The World Bridge Federation's
Response to Mike Becker's Letter

Mike Becker's letter has many useful suggestions and some justified criticisms of the organization of the World Championships. Having in mind that the World Bridge Championships, conducted by the World Bridge Federation (WBF), are completely different from the North-American Bridge Championships, here are some comments on various matters mentioned in Mike's letter:

1. The Victory-Point Scale: There is no doubt of the merits of the United States Bridge Championships' Victory Point Scale. The WBF studied it 10 years ago, but, after conducting some research on the previous World Championships, concluded that: (a) there was practically no change in the ranking of teams at the end of the round-robins; (b) the benefit of greater accuracy in the results would not compensate for the complicated way in which the scores would be presented (mainly to the general press and to the public).

2. It is philosophy of the WBF that the requirements for master points and the title in the Rosenblum should not be as strict as the American Contract Bridge League's requirements for its championships. The present requirements probably will be revised but not to require 50 percent of the boards played.

3. We agree that the seeding of the Rosenblum in the round-robin at Philadelphia was not well done. That was due to the lack of more specific rules in the Conditions of Contest; this will be corrected for the future. We thank Mike for his suggestions on the seeding process, mainly for the knockout stage, but it should be mentioned that the WBF does not need so sophisticated a seeding system, since we need to use the process only once every four years.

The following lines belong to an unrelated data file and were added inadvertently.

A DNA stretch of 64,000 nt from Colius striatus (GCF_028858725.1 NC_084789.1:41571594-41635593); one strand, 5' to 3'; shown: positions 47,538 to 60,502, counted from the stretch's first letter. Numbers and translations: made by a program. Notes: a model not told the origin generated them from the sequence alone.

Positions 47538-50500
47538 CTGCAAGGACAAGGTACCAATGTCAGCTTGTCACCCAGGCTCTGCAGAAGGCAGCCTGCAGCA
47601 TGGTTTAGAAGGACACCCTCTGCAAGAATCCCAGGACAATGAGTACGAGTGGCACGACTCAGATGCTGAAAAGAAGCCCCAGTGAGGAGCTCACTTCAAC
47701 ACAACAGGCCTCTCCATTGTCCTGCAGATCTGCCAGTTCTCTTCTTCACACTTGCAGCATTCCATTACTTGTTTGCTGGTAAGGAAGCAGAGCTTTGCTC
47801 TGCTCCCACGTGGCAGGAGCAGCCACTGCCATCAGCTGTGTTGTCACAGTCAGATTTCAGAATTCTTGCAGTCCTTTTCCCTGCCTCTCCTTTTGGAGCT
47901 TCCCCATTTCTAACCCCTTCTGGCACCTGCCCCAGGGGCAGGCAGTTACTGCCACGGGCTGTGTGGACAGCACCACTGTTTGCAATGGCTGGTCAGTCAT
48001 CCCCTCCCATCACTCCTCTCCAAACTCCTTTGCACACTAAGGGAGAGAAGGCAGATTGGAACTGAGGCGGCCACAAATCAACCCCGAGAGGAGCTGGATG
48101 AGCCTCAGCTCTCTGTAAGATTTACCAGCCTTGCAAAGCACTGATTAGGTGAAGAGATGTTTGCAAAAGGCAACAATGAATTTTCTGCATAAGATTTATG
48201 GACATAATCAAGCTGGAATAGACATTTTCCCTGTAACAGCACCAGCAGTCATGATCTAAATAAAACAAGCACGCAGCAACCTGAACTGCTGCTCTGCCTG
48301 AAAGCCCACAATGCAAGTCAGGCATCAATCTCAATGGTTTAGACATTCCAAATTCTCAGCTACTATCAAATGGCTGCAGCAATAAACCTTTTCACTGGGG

4. The WBF Systems Policy is quite complete; unfortunately, some directors prefer not to implement some of the rules, perhaps owing to some self-indulgence. The case referred in Mike's letter was an isolated one in the championships.

5. Every year, the WBF tries to make the Rules and Regulations for the World Championships clearer and easier to understand; sometimes it fails, such as where the numbers of boards to be played in each match of the knockout phase was left out of the Conditions of Contest. Also, the changes made during the Championships (practically inevitable in this kind of competition) should be published in more effective way, in the Daily Bulletin and on the Notice Boards.

6. The Drop-In Rules cover perfectly well the situations that may occur during all superpositions of different tournaments. If, on some occasions, such rules were not correctly applied, that is regrettable; the WBF is now aware of all the mistakes and omissions that occurred and, of course, as usual, for the next edition of these Championships, the Drop-In Rules will be revised. The Shane Blanchard case, extensively described, occurred only because the decision to allow him to play was made based on the information that it was only a one- or two-session substitution.

7. We thank Mike for his suggestions and for calling attention for some mistakes. Of course, the WBF analyzes all of its events afterwards and tries not to repeat errors in the next Championships, but, unfortunately, perfection doesn't exist.

Ernesto d'Orsi
WBF Rules and Regulations Committee


This section is devoted to weird, wild and wacky material. For bridge friends, lovers of arcana, pursuers of special interests, and anyone intrigued with a particular facet of the game of bridge.